IDEAS home Printed from
MyIDEAS: Log in (now much improved!) to save this article

Synergies between Farming and Rural Tourism: Evidence from Flanders

Listed author(s):
  • Guido Van Huylenbroeck
  • Isabel Vanslembrouck
  • Mieke Calus
  • Liesbeth Van de Velde
Registered author(s):

    Support for rural development and agri-environment measures is often defended on the basis of the contribution of farming to the attractiveness of rural areas and the growing rural tourism sector. Farmers may benefit from the presence of tourism by offering accommodation or selling farm products to tourists. We analyse rural tourism data for Flanders to determine whether agricultural amenities contribute to the price rural tourists are willing to pay for lodging at a farm. We find that farming practices do indeed influence the attractiveness of an area for tourism and have an impact on the prices that can be charged for accommodation. Amenities from agriculture such as permanent grassland have a positive influence on rental prices. However, the presence of intensive agricultural and livestock farming and associated polluting activities decrease the attractiveness of rural regions for tourism. Farm tourism is found to make an important contribution to the farm income and economy of a rural region. Farm tourism constituted more than 30 per cent of the farm income of certain farms. Overall, our findings support the idea of major synergies between farming and rural tourism. Strengthening this relationship may therefore be a good strategy for countryside management and rural development. Copyright The Agricultural Ecomomics Society and the European Association of Agricultural Economists 2006.

    If you experience problems downloading a file, check if you have the proper application to view it first. In case of further problems read the IDEAS help page. Note that these files are not on the IDEAS site. Please be patient as the files may be large.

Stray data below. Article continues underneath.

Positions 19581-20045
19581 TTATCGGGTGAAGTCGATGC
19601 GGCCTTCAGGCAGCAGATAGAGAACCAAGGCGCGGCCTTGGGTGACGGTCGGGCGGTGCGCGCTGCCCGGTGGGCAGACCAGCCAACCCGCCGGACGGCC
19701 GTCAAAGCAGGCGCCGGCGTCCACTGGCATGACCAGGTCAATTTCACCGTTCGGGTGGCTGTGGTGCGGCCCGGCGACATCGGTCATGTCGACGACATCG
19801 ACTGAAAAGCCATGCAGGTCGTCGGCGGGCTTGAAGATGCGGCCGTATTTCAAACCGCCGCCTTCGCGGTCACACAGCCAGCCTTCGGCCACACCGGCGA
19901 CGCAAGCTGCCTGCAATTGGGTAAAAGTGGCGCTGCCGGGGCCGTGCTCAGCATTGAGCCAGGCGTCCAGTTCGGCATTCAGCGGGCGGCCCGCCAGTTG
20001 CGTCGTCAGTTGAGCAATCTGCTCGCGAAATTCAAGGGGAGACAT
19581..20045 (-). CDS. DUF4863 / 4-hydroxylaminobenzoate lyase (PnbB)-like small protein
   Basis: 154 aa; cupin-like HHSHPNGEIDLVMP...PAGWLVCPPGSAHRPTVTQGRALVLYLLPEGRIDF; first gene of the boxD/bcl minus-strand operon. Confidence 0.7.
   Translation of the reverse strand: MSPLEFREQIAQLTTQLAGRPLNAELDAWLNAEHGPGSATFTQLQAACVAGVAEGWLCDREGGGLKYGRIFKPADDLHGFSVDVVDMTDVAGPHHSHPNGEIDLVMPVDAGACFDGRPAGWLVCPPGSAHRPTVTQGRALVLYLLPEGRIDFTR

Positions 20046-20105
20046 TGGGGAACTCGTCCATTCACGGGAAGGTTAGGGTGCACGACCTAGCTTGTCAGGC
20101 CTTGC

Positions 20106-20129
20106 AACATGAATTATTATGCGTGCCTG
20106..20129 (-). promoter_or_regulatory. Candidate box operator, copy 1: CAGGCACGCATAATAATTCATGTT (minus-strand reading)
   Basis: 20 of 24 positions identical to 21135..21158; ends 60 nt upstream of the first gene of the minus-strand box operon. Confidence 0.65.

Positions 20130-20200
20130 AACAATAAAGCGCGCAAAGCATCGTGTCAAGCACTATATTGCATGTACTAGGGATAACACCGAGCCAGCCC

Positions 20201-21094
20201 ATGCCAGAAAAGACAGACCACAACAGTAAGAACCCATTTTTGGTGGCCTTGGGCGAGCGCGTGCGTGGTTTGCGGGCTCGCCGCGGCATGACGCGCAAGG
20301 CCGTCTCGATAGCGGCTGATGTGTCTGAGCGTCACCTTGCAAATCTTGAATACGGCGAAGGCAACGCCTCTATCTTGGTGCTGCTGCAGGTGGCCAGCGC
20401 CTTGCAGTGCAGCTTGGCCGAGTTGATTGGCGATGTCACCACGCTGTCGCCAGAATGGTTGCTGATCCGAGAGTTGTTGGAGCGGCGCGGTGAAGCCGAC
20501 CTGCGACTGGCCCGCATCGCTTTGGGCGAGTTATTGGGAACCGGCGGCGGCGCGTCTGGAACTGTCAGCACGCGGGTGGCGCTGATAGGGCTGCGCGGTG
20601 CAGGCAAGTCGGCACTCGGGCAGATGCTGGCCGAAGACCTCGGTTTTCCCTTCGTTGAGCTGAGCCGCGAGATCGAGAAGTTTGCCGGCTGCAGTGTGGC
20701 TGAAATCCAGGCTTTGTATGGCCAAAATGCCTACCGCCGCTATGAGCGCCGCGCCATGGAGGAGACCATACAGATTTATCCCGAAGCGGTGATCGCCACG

File URL:
    File Function: link to full text
    Download Restriction: Access to full text is restricted to subscribers.

    As the access to this document is restricted, you may want to look for a different version under "Related research" (further below) or search for a different version of it.

    Article provided by The Agricultural Economics Society in its journal EuroChoices.

    Volume (Year): 5 (2006)
    Issue (Month): 1 (04)
    Pages: 14-21

    in new window

    Handle: RePEc:bla:eurcho:v:5:y:2006:i:1:p:14-21
    Contact details of provider: Web page:

    More information through EDIRC

    Order Information: Web:

    No references listed on IDEAS
    You can help add them by filling out this form.

    This item is not listed on Wikipedia, on a reading list or among the top items on IDEAS.

    When requesting a correction, please mention this item's handle: RePEc:bla:eurcho:v:5:y:2006:i:1:p:14-21. See general information about how to correct material in RePEc.

    For technical questions regarding this item, or to correct its authors, title, abstract, bibliographic or download information, contact: (Wiley-Blackwell Digital Licensing)

    or (Christopher F. Baum)

    If you have authored this item and are not yet registered with RePEc, we encourage you to do it here. This allows to link your profile to this item. It also allows you to accept potential citations to this item that we are uncertain about.

    If references are entirely missing, you can add them using this form.

    If the full references list an item that is present in RePEc, but the system did not link to it, you can help with this form.

    If you know of missing items citing this one, you can help us creating those links by adding the relevant references in the same way as above, for each refering item. If you are a registered author of this item, you may also want to check the "citations" tab in your profile, as there may be some citations waiting for confirmation.

    Please note that corrections may take a couple of weeks to filter through the various RePEc services.

    This information is provided to you by IDEAS at the Research Division of the Federal Reserve Bank of St. Louis using RePEc data.